Lawyers involved in a Supreme Court case around smudging in the classroom argued the credibility of a student’s account and the impacts of the cultural ceremony.
On Nov. 21, lawyers from both sides presented their arguments to Justice Douglas Thompson in B.C. Supreme Court in Nanaimo.
Port Alberni mother Candice Servatius, an evangelical Christian, has filed a petition in the Supreme Court of British Columbia, arguing that her daughter’s rights to religious freedom were infringed on when she was forced to participate in a Nuu-chah-nulth smudging ceremony at John Howitt Elementary School in September 2015. Servatius has accused Alberni School District 70 of breaching its duty of neutrality and is seeking a court-ordered ban on the cultural practice in schools across B.C.
Jay Campbell, a lawyer with Justice Centre for Constitutional Freedoms who is representing the Servatius family, told the courtroom the evidence presented during cross-examination shows that the Nuu-chah-nulth smudging ceremony is supposed to be a voluntary experience but wasn’t and that “non-secular practices” should occur outside of the classroom.
“I think that this is an exceedingly important point because if the experience is not entered into on a voluntary basis, it changes the experience,” he said.
Cameron said the smudging ceremony resulted in “heavy” smoke in the classroom and that Servatius’s daughter had a negative experience as a result of being forced to participate.
“Certainly from [Servatius’ daughter’s] perspective, there was confusion, there was a loss of trust,” he said.
The ceremony wasn’t a demonstration but an event the students participated in, Cameron said, adding that the school district may argue that it was merely a demonstration, but evidence during cross-examination suggests otherwise.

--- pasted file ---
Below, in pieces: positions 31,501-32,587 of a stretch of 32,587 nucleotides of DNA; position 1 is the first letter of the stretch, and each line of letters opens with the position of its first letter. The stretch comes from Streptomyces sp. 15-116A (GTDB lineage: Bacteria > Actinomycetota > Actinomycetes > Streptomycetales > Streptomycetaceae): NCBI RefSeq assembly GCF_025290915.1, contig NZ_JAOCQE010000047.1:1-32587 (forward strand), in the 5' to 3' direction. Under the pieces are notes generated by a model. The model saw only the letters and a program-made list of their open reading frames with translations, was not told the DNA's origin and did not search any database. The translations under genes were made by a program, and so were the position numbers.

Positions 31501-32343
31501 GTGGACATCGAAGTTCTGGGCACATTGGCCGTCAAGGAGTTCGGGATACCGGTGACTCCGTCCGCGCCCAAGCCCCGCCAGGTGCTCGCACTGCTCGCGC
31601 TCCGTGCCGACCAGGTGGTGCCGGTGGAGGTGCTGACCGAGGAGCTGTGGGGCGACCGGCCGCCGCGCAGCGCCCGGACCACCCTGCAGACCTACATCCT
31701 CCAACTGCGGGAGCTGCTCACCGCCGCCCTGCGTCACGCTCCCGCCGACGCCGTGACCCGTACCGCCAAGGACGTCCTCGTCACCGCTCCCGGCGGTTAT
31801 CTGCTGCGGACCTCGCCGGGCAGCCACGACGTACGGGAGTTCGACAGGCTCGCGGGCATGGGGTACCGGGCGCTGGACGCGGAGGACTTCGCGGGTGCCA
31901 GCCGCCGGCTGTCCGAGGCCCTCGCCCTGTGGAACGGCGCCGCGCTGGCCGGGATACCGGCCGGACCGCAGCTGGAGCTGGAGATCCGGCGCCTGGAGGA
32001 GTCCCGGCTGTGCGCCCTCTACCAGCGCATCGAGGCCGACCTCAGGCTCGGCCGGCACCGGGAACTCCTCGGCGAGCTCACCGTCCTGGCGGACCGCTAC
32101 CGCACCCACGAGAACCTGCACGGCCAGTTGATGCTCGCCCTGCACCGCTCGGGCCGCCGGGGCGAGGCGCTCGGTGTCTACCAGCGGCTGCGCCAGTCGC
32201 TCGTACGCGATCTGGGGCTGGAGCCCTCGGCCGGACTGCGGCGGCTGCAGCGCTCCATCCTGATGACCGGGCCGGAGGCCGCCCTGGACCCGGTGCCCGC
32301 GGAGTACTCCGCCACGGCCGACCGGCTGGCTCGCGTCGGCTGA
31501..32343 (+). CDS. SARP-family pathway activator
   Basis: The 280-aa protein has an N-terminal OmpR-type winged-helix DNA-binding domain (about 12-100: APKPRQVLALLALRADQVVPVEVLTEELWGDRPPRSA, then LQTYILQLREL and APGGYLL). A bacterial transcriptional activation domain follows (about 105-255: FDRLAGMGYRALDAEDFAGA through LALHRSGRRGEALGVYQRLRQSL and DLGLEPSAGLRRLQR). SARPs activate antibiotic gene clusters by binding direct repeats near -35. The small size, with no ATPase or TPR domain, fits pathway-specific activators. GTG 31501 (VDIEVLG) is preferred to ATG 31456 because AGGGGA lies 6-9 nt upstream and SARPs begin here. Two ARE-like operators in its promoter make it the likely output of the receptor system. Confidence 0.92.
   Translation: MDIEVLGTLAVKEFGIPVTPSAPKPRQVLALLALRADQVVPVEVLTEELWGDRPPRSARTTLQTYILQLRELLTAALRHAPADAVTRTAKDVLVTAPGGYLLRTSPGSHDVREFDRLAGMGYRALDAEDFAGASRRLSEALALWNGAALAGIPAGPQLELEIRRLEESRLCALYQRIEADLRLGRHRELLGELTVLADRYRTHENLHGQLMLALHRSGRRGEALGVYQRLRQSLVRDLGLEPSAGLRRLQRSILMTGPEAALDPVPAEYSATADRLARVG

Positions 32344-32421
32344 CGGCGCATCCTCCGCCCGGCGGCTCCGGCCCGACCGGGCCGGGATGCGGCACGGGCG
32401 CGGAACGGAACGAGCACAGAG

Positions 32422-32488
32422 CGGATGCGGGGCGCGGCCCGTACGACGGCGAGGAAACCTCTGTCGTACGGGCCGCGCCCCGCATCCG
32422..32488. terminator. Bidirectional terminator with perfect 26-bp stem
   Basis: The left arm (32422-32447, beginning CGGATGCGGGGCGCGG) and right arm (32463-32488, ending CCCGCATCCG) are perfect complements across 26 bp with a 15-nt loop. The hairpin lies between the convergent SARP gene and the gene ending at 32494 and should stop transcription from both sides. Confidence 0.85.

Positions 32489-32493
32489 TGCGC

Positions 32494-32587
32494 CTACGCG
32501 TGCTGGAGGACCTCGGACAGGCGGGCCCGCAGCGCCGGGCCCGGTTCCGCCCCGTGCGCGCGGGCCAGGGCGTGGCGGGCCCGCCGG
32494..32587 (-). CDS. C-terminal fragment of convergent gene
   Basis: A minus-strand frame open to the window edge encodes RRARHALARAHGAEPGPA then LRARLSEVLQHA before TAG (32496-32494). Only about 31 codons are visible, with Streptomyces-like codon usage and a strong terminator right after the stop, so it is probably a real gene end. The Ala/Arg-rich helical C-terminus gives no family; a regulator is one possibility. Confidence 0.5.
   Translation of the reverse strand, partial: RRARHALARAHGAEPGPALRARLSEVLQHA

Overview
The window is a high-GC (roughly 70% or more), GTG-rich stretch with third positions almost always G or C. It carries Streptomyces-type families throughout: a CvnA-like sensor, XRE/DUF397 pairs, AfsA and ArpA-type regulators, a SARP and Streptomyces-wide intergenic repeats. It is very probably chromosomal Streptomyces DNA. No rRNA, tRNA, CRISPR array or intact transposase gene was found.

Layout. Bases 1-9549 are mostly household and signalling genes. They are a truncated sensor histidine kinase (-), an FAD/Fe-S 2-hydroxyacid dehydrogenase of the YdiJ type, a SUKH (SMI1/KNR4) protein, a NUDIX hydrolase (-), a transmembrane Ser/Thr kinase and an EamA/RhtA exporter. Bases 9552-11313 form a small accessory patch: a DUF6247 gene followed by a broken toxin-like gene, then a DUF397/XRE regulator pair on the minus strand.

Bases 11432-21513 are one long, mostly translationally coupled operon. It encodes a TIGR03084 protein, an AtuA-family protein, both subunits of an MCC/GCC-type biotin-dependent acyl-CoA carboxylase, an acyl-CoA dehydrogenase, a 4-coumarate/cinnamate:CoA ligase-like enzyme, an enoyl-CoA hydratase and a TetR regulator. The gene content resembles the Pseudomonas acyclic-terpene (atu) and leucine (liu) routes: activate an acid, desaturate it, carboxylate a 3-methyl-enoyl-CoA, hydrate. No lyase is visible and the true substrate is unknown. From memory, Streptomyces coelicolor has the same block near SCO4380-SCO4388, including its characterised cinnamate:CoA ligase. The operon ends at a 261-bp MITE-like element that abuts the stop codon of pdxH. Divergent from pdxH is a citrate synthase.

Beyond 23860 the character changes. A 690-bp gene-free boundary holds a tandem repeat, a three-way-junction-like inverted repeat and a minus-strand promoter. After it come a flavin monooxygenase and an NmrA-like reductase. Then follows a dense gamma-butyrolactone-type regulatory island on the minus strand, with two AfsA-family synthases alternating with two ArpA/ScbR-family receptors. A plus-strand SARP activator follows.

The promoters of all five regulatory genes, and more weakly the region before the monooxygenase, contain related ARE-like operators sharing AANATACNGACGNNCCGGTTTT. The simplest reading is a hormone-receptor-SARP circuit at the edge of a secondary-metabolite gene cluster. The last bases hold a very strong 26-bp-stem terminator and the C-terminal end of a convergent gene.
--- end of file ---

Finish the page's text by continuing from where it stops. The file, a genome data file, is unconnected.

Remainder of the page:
“It is one thing to say these are the accoutrements of the ceremony, this is the sage, this is the shell. It’s entirely different to actually do the ceremony. It’s no longer just a demonstration,” he said. “That means in a classroom where the smoke is moving around the classroom, where people are required to be respectful, especially young children, the intention of the people performing the ceremony is to cleanse the energy of the room and the students were in the room, it’s not just a demonstration.”
Cameron also said the smudging ceremony is no different than if the school district were to have a priest come in and perform an “exorcism” and then say “this is just a demonstration” because those who perform a ceremony of that nature, have “deeply held beliefs” that something is “actually happening.”
Throughout the week, Campbell cross-examined people associated with the ceremony, often questioning them about the wording of a letter that the school sent to students. That letter, which informed students and parents about the smudging ceremony, did not provide a date for when the ceremony was to occur. It also didn’t specifically include wording that instructed parents what to do if they wished to opt out of the ceremony but did provide a contact for parents if they had any questions.
The school district’s legal counsel presented their rebuttal arguments later in the day Thursday. Keith Mitchell of Harris and Company told the court that the letter is a “complete red herring” because the case isn’t about was said in the letter but what “actually” happened.
Mitchell said there is more “reliable” evidence from the teachers than from Servatius or her daughter. He said Servatius is relying what her daughter told her and that her daughter does not remember the events accurately.
“Her evidence is not credible,” Mitchell said.
Children, according to Mitchell, don’t have a “knee-jerk reaction” to “things that are different,” but do care about how their parents or authority figures feel.
“Children are very much concerned whether their parents are upset, or whether the authority figures of their lives, particularly their parents or pastor, tell them something is wrong and that they should have felt a certain way,” he said.
Mitchell said the Servatius family members are part of the most “prevalent” faith group in Canada and any “interference” in the family’s ability to observe and practice their beliefs is “trivial.” He added that evidence suggests that Servatius’s religious beliefs were not reasonably impacted, Mitchell said.
“It didn’t change the way the Servatius family lives their lives,” he said.
The hearing is expected to conclude tomorrow, Nov. 22 at the Nanaimo Courthouse.
Good morning from the steps of the Nanaimo courthouse. I’m back again covering the Servatius vs School District 70 case. Oral arguments today. Hearing is expected to wrap up tomorrow, according to one of the lawyers involved in the case. pic.twitter.com/t1RVYQbDa1
— Nicholas M Pescod (@npescod) November 21, 2019
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